Now, if this legislation left no doubt whatsoever that Congress desired that the NAC had this jurisdiction instead of the SEC, then I could see that it would be on all forms.
We have argued a great deal as to whether it does or does not. The very fact that some minds are not satisfied in that respect would indicate to me that it might be well if we cleared that situation up and that might make an entirely different case before the committee.
I would like for Mr. Black and his counsel to give consideration to that.
Mr. LUXFORD. Mr. Chairman, if I understood you correctly, it was that we should consider an amendment which would make it very clear that the NAC was to protect the interests of the investors.
The CHAIRMAN. That is right.
Mr. LUXFORD. Mr. Chairman, I believe that that was one of the things that we had in mind in seeking section 4, the new amendment; but if there is any doubt about that, Mr. Chairman, I think we could work out language with Mr. Lynch, of the National Advisory Council.
The CHAIRMAN. I have one or two other proposals that I will make before the hearings close, and I will not want you to assume because I made that suggestion that there is a commitment in any sense, but merely one of the channels of thought that might be pursued in an endeavor to get protection which we feel that the public is entitled to have.
I would take it that the SEC would not object probably to that. I can see why the SEC would favor it. In other words, it is not only the duty of the NAC, as we hope to pass on it from the standpoint of the public, but there is a foreign relationship angle that comes into it that the SEC does not have the information available to it that enables them to make the decision that they would be called upon to make and for that reason I could see why probably the SEC would not object to this jurisdiction being taken from them on a similar basis as the Interstate Commerce Commission that has been mentioned or any of these others, assuming that Congress would care to do so.
Mr. LUXFORD. We will be glad to work on that, Mr. Chairman. The CHAIRMAN. Go ahead.
Commissioner McCONNAUGHEY. I should think we might say that that is strictly in line with our position and we were basing it quite clear in the assumption by the NAC of that responsibility and that is what we have had in mind in making our statement.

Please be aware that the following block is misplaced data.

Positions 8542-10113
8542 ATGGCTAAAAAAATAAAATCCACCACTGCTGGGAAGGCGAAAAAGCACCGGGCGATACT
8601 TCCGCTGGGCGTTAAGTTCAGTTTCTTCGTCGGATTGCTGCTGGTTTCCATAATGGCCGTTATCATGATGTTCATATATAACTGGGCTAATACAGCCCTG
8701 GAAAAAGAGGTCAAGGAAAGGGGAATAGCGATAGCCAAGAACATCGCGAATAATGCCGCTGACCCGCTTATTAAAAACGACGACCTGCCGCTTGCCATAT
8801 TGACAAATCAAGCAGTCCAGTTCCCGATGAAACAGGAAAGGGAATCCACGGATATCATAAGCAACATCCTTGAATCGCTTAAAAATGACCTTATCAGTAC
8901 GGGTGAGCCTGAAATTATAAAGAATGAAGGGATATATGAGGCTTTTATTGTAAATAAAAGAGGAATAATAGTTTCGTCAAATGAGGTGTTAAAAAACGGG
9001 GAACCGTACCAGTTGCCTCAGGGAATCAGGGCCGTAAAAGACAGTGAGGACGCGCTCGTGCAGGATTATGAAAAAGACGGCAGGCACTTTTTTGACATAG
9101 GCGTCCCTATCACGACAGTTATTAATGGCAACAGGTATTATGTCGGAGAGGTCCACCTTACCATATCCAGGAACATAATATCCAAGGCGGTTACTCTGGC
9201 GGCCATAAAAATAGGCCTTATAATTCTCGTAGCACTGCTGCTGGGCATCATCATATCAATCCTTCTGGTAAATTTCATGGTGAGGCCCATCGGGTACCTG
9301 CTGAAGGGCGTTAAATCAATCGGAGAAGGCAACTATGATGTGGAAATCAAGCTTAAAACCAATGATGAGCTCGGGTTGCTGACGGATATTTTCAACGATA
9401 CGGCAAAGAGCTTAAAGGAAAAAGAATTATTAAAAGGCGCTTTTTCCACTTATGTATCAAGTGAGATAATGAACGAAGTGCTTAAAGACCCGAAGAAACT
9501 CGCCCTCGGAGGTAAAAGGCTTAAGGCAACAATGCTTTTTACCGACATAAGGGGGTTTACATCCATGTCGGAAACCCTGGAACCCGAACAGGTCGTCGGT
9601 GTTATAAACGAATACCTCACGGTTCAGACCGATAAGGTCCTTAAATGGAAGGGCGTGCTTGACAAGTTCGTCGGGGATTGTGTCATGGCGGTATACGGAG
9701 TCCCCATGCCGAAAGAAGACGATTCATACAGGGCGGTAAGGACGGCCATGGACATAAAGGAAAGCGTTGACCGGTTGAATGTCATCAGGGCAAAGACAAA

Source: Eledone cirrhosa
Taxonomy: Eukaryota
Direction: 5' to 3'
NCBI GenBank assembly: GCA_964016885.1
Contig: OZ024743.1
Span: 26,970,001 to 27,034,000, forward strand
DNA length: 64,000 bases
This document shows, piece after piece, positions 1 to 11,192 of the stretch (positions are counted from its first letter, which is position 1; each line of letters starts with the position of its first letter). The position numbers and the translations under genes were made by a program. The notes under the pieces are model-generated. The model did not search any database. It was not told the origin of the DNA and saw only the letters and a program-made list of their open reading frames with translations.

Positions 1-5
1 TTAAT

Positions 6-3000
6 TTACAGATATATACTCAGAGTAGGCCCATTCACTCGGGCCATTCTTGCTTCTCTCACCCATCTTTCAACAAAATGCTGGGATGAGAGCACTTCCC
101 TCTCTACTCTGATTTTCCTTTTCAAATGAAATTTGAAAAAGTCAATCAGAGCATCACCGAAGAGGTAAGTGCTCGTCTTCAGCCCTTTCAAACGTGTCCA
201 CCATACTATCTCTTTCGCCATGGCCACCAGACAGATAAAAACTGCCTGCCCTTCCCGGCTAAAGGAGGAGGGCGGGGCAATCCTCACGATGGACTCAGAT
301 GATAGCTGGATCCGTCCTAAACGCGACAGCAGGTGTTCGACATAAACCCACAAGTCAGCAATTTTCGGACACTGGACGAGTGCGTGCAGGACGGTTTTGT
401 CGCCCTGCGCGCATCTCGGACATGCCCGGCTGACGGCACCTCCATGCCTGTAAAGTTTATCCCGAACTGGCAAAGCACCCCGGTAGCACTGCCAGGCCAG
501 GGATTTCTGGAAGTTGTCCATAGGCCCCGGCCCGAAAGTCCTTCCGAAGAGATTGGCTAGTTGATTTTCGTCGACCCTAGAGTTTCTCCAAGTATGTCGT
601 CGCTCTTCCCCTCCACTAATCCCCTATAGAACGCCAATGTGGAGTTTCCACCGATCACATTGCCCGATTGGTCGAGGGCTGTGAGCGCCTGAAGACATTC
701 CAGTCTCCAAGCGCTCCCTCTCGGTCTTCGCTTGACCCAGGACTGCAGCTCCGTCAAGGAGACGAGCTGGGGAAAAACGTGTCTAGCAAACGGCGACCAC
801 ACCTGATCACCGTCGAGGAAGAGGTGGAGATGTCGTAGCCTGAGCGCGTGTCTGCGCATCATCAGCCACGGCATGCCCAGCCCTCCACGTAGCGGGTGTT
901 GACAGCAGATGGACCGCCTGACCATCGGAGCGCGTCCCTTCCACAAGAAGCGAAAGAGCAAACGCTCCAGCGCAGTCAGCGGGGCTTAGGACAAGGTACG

Mr. BENNETT of Michigan. I would like to make one more observation in connection with that, if in order.
The National Advisory Council is composed of the Secretaries of State and Commerce, the chairman of the Board of Governors of the Federal Reserve System, the chairman of the Export-Import Bank, and the Administrator of Economic Cooperation.
Now, for the next few years, I believe the Administrator of Economic Cooperation and chairman of the Import-Export Bank, and some of the rest of these other officials making up this International Advisory Board are going to have their hands full with the jobs they already have. Congress just voted yesterday some four or five billion dollars, the House of Representatives did, on this "give away” program that will be administered to a large extent by the very people who are members of this Advisory Council; and their prime interest and their primary attention for the next few years is going to be devoted to that problem. It is a mighty big one, everybody agrees. In all of this my contention gets back to the point that when you tie up this National Advisory Council-and I am not raising any question as to their caliber, integrity, or anything else--but when you tie up this National Advisory Council in any way with the administration or control with foreign securities, you are giving them a great big job, in addition to the one they already have. Furthermore those men are concerned with the formulation and carrying out of our foreign policies.